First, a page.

Juxtaposition: The Old Man and the Sea & The Young Man and the Hood
30 Sep 2013
I will sometimes find two very short pieces of writing, usually excerpts from longer works, that strike me as interesting if juxtaposed. Here's one that I call "The Old Man and the Sea & the Young Man and the Hood".
”… an old man fishing alone in a skiff out of Cabañas hooked a great marlin that, on the heavy sashcord hand-line, pulled the skiff out to the sea. Two days later the old man was picked up by fishermen sixty miles to the eastward, the head and forward part of the marlin lashed alongside. What was left of the fish, less than half, weighed eight hundred pounds. The old man had stayed with him a day, a night, a day and another night while the fish swam deep and pulled the boat. When he had come up the old man had pulled the boat up on him and harpooned him. Lashed alongside the sharks had hit him and the old man had fought them out alone in the Gulf Stream in a skiff, clubbing them, stabbing at them, lunging at them with an oar until he was exhausted and the sharks had eaten all that they could hold. He was crying in the boat when the fishermen picked him up, half crazy from his loss, and the sharks were still circling the boat." 
"I was kicking it in front of my house with some homies and stuff, and then a few of them were wearing red. And they thought we were claiming. They rolled by and passed once and came a second time. And we was fighting. And I was running by myself, and my brother went that way to the right. Then I came down this way to the left, and they caught me. And they just shanked me. They shanked me four in the stomach, one in the chest, and eight in the leg. They were like twenty-five years old. You don't feel nothing, but then after, I just blacked out and woke up at the hospital. My mom came, and I told her I was okay and blacked out."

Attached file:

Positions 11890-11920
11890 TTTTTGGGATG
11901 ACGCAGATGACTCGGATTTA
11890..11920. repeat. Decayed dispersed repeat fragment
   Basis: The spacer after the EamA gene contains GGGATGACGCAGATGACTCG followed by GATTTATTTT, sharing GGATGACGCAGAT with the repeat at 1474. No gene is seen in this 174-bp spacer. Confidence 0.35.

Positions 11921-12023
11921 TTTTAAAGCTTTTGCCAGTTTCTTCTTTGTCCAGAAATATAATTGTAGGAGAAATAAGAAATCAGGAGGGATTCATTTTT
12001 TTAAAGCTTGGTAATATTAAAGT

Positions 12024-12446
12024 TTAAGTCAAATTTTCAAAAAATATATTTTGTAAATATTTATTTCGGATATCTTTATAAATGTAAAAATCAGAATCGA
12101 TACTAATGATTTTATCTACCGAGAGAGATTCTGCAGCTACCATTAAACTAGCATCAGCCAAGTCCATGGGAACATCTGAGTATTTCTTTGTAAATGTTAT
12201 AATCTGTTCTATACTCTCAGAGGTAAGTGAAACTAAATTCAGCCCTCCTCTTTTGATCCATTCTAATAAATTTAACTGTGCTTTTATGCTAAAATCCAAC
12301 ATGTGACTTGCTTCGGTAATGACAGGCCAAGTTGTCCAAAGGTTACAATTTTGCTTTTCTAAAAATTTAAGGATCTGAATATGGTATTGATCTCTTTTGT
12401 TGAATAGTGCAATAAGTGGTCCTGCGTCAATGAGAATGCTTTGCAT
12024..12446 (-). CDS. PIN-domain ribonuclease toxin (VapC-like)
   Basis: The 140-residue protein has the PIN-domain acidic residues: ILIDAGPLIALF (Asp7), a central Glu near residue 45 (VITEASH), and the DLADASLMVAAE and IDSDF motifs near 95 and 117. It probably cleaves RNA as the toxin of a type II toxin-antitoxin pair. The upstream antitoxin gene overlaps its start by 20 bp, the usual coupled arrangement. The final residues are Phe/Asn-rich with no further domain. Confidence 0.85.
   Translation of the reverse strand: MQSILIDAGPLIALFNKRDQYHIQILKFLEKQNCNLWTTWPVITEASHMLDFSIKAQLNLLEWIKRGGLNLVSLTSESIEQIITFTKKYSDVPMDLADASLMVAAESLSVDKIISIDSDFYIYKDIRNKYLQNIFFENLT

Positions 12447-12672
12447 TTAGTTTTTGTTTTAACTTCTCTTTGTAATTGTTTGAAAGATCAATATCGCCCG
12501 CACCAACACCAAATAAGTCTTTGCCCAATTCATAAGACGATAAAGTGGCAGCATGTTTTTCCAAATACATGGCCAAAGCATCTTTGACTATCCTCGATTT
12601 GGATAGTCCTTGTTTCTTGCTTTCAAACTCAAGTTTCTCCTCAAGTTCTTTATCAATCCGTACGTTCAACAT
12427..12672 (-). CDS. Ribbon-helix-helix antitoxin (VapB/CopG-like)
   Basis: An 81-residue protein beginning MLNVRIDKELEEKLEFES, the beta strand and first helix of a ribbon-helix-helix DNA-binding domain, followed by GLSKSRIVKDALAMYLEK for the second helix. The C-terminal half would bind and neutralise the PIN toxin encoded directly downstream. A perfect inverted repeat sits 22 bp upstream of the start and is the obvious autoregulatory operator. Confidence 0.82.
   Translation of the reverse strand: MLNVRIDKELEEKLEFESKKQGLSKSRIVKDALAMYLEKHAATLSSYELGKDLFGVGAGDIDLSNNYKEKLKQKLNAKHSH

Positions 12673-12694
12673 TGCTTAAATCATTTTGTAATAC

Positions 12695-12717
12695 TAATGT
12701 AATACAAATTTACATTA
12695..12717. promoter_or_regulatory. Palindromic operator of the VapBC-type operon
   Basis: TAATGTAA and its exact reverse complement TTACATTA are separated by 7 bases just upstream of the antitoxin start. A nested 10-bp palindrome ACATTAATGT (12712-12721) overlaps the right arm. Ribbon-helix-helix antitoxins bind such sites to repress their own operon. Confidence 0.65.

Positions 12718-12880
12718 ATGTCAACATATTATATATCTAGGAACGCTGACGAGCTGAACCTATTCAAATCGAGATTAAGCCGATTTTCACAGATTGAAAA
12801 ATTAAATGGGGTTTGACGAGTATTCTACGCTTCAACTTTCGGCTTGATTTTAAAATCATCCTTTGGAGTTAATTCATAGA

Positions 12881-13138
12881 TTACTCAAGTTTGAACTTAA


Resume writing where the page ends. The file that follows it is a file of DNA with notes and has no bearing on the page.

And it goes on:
Ernest Hemingway, excerpt from "On the Blue Water: A Gulf Stream Letter," published in Esquire magazine in 1936. This incident formed the plot of The Old Man and the Sea (1952). Charles Scribner Jr. said of this excerpt that it was, "clearly an almost perfect short short-story." Note: I changed "fisherman" in the second sentence to "fishermen" for grammatical correctness.
 Victor Rios, excerpt from "Punished: Policing the Lives of Black and Latino Boys" (2011). This quotation is a lightly edited version of a story told to Rios by "Spider."
Both stories are non-fiction, and both create powerful effects using just a handful of plain words. I'm not sure I can explain why reading the second one made me think immediately of the first, but it did and so here they are together.